Saturday, February 2, 2019

Russians Deeply Depressed and Searching for Someone to Blame, Rostovsky Says

Paul Goble

            Staunton, February 1 – For the first time since 2006, more Russians are pessimistic about their situation and that of their country than are optimistic about either, Mikhail Rostovsky says, creating “a new reality” for Russians in which Putin is in office but “there is no happiness” among them.

            To be sure, the Moscow commentator writes in Moskovsky komsomolets, “the period after the end of the New Year’s holidays is not the best time for conducting sociological surveys in Russia.” The parties are over, the days are still short, and the nights are dark and long (

            But the new pessimism, he continues, is not just the product of the weather and the time of year.  “Russian society has fallen into a deep depression. [It] has lost a feeling of social optimism and a sense of prospects,” something that was evident to all observers even before the poll results were released. Indeed, the real situation may be worse than they.

            One should nonetheless avoid overstating just how bad things are. Twenty years ago, Russians were in worse shape.  “Putin’s political magic as before is ‘more living than all the living.’ The stability of the present Russian political regime in the short and medium term is not threatened by any ‘specters.’”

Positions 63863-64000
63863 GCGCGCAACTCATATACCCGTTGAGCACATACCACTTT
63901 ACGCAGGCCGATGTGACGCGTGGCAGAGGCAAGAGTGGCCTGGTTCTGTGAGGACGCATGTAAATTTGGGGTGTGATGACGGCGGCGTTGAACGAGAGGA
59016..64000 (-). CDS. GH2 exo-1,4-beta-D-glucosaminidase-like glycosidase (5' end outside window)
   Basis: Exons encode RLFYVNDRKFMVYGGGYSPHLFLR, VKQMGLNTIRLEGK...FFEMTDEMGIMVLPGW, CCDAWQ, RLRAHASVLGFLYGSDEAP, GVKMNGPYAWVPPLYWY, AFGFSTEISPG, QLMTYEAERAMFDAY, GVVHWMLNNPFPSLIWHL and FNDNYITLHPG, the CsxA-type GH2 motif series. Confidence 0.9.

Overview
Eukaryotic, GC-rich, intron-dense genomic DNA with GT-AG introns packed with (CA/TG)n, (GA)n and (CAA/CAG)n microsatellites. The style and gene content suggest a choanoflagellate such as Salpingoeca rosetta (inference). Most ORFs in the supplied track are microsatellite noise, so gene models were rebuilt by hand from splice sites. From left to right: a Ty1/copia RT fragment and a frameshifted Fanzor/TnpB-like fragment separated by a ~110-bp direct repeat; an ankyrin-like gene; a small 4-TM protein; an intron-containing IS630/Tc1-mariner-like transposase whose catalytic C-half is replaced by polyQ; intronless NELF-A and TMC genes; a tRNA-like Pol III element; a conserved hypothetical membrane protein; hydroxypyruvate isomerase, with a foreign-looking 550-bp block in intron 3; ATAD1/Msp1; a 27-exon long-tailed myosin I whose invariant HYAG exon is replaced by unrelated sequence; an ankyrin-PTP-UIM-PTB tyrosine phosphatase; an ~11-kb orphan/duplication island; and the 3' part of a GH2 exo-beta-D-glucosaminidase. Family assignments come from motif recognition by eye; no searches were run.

“But the psychological self-assessment of the country will change even further for the worse, Rostovsky says. The demonstrations of 2011 and 2012 were by people who were well off but angry about politics.  Now, people are angry about the fact that their pockets have been picked and the shelves in stores are empty or with goods whose prices they can’t pay.

            Instead of facing up to these problems and showing some understanding and sympathy, the Russian powers that be have made the situation for Russia and themselves worse by making outrageous statements showing their contempt for the population and its suffering and adopting policies they do not need to adopt that take money from the people and give to the elites.

            As a result, the commentator says, Russian society, “accustomed to the idea that the term ‘Putin’ and ‘fat years’ are intertwines suddenly has encountered a new and unexpected reality, a reality in which as  before Putin is present but there is not the accustomed ‘positive’ nature” of their lives.

            Russians are looking for someone to blame for their problems. So far, many accept the idea that the West or lower-ranking officials are. But with time, Rostovsky says, this search for someone to be held responsible “will begin inevitably to rise up the vertical of power” within the Russian Federation.

            At some point, unless things change, Russians will turn their anger on Putin, who is at the top of this “pyramid.” The main political question in Russia now is whether or not Putin will be able to counter this trend. 

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